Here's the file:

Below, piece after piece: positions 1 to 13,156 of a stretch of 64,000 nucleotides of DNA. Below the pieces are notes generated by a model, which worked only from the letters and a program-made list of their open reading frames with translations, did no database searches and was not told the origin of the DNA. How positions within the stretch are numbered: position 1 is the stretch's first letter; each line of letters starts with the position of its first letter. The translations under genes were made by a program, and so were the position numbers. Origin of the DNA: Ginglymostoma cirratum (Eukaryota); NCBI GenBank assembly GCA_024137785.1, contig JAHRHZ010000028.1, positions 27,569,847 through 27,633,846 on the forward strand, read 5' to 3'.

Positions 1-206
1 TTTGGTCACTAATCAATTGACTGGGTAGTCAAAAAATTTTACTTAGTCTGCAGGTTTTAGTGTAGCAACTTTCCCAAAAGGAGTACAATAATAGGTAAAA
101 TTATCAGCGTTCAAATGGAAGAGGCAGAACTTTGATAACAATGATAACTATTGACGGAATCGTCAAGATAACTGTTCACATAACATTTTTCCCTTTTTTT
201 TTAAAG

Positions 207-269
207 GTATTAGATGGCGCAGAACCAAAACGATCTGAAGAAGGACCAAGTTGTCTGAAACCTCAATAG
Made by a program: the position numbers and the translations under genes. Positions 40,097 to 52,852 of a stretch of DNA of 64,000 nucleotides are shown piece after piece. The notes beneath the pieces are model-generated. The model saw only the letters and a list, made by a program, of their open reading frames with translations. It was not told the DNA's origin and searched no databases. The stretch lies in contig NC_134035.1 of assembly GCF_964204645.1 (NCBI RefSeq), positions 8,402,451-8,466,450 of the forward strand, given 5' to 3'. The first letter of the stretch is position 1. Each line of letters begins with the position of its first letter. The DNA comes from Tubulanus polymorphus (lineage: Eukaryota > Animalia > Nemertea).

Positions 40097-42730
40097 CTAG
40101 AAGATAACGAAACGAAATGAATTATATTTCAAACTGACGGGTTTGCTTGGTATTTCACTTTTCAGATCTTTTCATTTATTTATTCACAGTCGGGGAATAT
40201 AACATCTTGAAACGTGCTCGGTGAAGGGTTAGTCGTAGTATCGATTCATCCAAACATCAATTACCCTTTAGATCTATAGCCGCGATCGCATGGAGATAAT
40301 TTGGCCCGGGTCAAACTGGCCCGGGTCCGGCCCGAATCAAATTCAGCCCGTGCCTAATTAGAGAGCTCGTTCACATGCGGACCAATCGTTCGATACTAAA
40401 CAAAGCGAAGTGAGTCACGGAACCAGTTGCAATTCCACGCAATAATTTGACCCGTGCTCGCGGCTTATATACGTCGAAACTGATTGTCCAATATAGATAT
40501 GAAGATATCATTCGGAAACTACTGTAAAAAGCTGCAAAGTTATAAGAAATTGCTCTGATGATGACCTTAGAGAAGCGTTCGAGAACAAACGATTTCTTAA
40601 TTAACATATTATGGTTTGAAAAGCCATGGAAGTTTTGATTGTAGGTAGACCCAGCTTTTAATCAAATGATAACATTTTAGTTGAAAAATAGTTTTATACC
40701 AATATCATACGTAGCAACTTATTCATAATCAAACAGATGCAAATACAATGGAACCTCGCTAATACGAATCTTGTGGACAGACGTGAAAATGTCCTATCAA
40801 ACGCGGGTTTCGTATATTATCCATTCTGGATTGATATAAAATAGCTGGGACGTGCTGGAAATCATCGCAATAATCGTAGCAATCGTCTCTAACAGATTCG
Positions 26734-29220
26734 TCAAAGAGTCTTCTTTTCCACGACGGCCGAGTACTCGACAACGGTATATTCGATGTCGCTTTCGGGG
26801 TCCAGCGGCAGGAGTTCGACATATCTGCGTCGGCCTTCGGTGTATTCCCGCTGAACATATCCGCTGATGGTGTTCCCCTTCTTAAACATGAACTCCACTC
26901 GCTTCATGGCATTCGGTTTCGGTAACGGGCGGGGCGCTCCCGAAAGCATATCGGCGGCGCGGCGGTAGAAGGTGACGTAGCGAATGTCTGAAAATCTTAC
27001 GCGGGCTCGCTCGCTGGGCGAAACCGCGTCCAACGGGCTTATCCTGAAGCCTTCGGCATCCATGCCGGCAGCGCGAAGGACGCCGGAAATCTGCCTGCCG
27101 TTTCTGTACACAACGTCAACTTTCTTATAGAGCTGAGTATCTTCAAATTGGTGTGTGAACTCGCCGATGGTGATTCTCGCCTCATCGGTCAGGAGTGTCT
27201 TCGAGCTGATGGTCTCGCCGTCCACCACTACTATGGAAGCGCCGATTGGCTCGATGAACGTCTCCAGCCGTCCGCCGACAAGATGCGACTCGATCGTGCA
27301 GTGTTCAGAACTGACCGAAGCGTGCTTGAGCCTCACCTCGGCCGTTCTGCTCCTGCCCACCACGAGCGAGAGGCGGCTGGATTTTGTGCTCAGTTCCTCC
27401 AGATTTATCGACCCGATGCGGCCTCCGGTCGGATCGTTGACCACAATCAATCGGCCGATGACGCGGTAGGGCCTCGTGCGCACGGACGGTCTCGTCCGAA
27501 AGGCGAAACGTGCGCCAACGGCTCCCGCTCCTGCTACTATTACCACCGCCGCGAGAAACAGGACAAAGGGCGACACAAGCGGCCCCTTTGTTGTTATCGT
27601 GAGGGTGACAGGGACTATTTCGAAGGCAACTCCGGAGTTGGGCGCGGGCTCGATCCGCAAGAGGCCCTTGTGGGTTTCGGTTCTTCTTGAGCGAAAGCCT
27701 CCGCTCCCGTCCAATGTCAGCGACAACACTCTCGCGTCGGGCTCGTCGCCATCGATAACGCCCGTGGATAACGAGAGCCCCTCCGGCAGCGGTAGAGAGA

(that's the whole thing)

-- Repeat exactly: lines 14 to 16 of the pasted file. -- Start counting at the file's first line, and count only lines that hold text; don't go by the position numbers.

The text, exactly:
40401 CAAAGCGAAGTGAGTCACGGAACCAGTTGCAATTCCACGCAATAATTTGACCCGTGCTCGCGGCTTATATACGTCGAAACTGATTGTCCAATATAGATAT
40501 GAAGATATCATTCGGAAACTACTGTAAAAAGCTGCAAAGTTATAAGAAATTGCTCTGATGATGACCTTAGAGAAGCGTTCGAGAACAAACGATTTCTTAA
40601 TTAACATATTATGGTTTGAAAAGCCATGGAAGTTTTGATTGTAGGTAGACCCAGCTTTTAATCAAATGATAACATTTTAGTTGAAAAATAGTTTTATACC